The first issue of the newspaper, formerly called The Connecticut Courant, was published in 1764. Photo Credit: Connecticut Historical Society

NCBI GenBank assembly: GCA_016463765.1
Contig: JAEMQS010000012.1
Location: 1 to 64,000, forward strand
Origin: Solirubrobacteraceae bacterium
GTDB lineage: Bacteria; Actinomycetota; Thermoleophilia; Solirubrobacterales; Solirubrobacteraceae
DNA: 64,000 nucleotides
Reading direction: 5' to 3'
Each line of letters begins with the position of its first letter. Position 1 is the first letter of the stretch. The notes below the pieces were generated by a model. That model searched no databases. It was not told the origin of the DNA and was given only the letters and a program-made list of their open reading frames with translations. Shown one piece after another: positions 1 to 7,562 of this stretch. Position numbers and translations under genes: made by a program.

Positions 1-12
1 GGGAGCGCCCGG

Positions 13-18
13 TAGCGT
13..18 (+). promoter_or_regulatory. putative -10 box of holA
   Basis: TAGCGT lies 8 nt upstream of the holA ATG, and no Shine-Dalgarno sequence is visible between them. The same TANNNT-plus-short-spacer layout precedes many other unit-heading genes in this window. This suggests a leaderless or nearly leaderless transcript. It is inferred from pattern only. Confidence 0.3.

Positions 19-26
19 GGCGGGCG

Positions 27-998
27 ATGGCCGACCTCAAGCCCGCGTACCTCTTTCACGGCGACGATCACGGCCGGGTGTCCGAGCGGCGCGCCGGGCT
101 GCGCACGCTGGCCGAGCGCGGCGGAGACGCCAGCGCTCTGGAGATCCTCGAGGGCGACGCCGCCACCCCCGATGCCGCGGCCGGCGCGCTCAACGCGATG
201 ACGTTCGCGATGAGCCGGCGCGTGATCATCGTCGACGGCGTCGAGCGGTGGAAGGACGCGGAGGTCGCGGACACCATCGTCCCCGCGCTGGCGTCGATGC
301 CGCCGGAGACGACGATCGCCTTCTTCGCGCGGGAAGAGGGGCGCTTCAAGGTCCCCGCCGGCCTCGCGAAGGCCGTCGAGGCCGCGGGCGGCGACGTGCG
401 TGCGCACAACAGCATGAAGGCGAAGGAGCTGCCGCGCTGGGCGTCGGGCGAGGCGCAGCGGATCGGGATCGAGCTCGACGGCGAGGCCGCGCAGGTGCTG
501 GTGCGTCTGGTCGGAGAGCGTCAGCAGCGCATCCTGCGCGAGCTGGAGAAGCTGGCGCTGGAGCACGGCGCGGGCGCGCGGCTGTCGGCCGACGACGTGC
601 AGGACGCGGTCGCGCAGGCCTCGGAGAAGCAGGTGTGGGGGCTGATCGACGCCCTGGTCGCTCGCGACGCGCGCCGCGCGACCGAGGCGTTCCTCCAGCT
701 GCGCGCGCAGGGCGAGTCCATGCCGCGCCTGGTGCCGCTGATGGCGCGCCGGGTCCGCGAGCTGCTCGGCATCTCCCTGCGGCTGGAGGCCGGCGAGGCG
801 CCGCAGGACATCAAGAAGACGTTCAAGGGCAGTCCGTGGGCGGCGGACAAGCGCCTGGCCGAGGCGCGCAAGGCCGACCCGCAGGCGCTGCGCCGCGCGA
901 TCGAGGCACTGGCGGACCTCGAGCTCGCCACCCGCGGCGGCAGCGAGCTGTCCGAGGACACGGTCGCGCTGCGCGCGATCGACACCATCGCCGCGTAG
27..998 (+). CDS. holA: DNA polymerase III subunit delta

The Hartford Courant (est. 1764) is the oldest continuously published newspaper and therefore oldest media outlet in America. Founded prior to American independence, on October 29, 1764, New Haven printer Thomas Green began publishing The Hartford Courant (then known as The Connecticut Courant) out of the Heart and Crown Tavern in Hartford, Connecticut. In 1913, with its daily edition in high demand, the paper published its first-ever Sunday edition. The paper was one of the leading supporters of Abraham Lincoln's presidential campaign. When Lincoln won the presidency, The Hartford Courant reported the victory with the headline, "VICTORY, VICTORY, WE'VE GOT 'EM." Throughout the decades that followed, Connecticut residents repeatedly turned to The Hartford Courant for coverage of the military conflicts erupting across the globe, the rapid commercial and political transformations occurring at home, and the country’s foray into outer space. The paper not only kept readers around the country informed on important local, national, and international events for over two and half centuries, but access to its well-preserved archival resources provides important insight into life in the U.S. dating back to its very conception. Although its headquarters in Hartford, CT was closed on December 27, 2020 the newspaper continues in operation as the oldest media company with reporters still covering stories in the city of Hartford and state of Connecticut. Spokesman Max Reinsdorf said Tribune Publishing, the Chicago-based company that owns the Courant, is “constantly evaluating its real estate needs.” The Hartford Courant is currently owned by Tribune Publishing of Chicago since 2000. Reporters and staff members now work remotely. The paper is now being printed in Springfield, CT with the distinction of the oldest media company in America.